We will never tire of seeing Chip and Joanna Gaines in our living rooms. The famous couple has been in our lives for a short time, but it feels like we’ve known them forever. “Fixer Upper” premiered in 2013 per IMDb, airing for five seasons before Chip and Joanna broke our hearts by announcing that they were leaving HGTV. In the interim, they had an adorable son, Crew Gaines, and shortly after their hiatus, they announced a return to television. Cue the happy claps!
“We signed a non-disclosure, and it said, quote/unquote, you can tell your mother, but that’s it,” Chip told “The Tonight Show” star Jimmy Fallon. “So, mom, I just wanted to make a quick announcement, we are coming back to television. You are going to get to see the kids grow up, you are going to see us, well maybe a six-month delay like the rest of the world, but we are excited to be back.”
Of course, that network would later become known as Magnolia Network, which is part of Discovery+. It includes the couple’s new show “Fixer Upper: Coming Home,” a cooking show starring Joanna, and plenty of other great content that the pair have had a hand in making. We have said it before, and we’ll repeat it again… is there anything that Chip and Jo cannot do? But, while the pair is generally in the good graces of their fans and the press, they still receive backlash every once in a while. Keep scrolling for more deets.
Joanna Gaines claps back at the haters
Backlash in Hollywood is just something that seems to go with the territory, no matter the validity of the subject. Ahead of their highly anticipated launch for the Magnolia Network, Chip and Joanna Gaines made their press rounds and seemingly no topic was off-limits. When talking with The Hollywood Reporter, the couple touched on a few negative comments from fans, including their “lack of diversity” on the show (including few same-sex couples on episodes) and a 2016 conversation with a pastor who did not see eye to eye with them on LGBTQ+ rights.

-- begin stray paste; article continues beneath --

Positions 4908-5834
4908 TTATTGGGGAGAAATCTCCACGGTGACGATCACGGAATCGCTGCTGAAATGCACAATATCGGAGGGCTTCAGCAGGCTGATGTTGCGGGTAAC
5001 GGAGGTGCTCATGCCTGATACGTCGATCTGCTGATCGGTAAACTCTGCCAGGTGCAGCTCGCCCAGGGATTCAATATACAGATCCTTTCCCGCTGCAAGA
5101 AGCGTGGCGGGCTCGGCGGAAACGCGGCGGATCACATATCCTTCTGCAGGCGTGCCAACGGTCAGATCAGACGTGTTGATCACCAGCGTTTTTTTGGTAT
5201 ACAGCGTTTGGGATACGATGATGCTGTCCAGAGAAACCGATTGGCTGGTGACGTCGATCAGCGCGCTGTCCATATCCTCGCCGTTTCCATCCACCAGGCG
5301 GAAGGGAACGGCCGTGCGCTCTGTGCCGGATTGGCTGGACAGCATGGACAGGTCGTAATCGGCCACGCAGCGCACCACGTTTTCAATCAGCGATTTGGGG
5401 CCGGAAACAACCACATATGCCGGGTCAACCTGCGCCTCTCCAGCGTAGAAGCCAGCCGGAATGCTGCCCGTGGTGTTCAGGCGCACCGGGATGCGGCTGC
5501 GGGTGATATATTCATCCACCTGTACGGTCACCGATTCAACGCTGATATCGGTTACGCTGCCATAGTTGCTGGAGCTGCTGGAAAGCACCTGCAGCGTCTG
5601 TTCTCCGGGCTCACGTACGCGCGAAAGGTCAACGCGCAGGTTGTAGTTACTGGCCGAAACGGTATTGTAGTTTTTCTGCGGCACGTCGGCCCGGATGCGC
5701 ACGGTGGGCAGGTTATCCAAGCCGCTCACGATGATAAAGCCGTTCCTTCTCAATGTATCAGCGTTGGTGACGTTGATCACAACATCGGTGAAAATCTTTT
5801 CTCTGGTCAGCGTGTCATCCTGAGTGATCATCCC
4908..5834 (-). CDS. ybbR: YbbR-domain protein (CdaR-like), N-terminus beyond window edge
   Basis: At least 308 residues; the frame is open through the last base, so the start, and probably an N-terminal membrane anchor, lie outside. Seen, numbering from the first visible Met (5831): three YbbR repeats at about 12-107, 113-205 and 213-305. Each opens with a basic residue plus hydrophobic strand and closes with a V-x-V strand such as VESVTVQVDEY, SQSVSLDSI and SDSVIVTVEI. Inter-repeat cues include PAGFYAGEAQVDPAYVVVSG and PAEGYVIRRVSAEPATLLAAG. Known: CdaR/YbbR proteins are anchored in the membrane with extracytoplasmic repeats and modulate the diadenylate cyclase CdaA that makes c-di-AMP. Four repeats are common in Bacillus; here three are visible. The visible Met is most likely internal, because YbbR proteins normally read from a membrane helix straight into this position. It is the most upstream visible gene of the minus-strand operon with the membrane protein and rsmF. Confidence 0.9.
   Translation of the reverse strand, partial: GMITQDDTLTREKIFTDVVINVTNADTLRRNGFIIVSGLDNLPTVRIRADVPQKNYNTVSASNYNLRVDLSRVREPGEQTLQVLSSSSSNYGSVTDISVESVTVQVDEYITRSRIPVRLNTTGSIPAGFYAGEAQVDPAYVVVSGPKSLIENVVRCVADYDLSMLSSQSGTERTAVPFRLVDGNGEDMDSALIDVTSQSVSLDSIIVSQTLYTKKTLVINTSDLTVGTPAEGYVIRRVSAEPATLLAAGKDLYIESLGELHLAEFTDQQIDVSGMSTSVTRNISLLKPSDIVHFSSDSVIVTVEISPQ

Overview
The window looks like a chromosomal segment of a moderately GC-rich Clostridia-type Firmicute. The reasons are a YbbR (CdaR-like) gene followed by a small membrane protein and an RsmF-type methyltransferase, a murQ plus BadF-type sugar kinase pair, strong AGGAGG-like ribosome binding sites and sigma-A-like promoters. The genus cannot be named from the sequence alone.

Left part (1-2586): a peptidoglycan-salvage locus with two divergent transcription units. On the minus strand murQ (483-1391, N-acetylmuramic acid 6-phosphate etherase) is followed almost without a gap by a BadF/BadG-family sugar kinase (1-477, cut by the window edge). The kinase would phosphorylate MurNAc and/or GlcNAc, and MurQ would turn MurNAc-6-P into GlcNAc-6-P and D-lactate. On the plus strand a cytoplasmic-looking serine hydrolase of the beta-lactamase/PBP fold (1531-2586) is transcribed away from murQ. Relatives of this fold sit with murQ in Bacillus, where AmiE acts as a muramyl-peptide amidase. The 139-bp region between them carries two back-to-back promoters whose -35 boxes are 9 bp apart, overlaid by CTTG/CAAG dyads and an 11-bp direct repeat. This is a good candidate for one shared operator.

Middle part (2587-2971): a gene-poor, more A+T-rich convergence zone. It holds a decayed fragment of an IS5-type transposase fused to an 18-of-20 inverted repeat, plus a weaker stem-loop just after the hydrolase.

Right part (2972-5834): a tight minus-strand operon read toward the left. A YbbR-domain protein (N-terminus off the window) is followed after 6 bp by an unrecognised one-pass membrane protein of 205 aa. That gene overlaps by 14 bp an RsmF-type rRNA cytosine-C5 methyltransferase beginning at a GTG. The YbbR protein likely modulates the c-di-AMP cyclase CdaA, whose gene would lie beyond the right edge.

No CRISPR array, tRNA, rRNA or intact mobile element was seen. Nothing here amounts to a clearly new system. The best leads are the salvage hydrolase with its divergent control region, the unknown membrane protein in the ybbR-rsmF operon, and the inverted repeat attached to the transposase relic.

“Sometimes I’m like, ‘Can I just make a statement?’ ” Joanna said with tears in her eyes, according to the outlet. “The accusations that get thrown at you, like you’re a racist or you don’t like people in the LGBTQ community, that’s the stuff that really eats my lunch — because it’s so far from who we really are. That’s the stuff that keeps me up,” she continued, noting that they would rather be judged by their actions than speaking out against every allegation.
Joanna also touched on being on the other side of the coin, as she and mother went through some challenging moments after immigrating from South Korea. Joanna said she also faced some harsh comments. “It was also happening to her. Growing up as half-Asian, half-Caucasian, I get what that feels like to not be accepted and to not be loved,” she noted. “That’s the last thing I want anyone to ever feel.”
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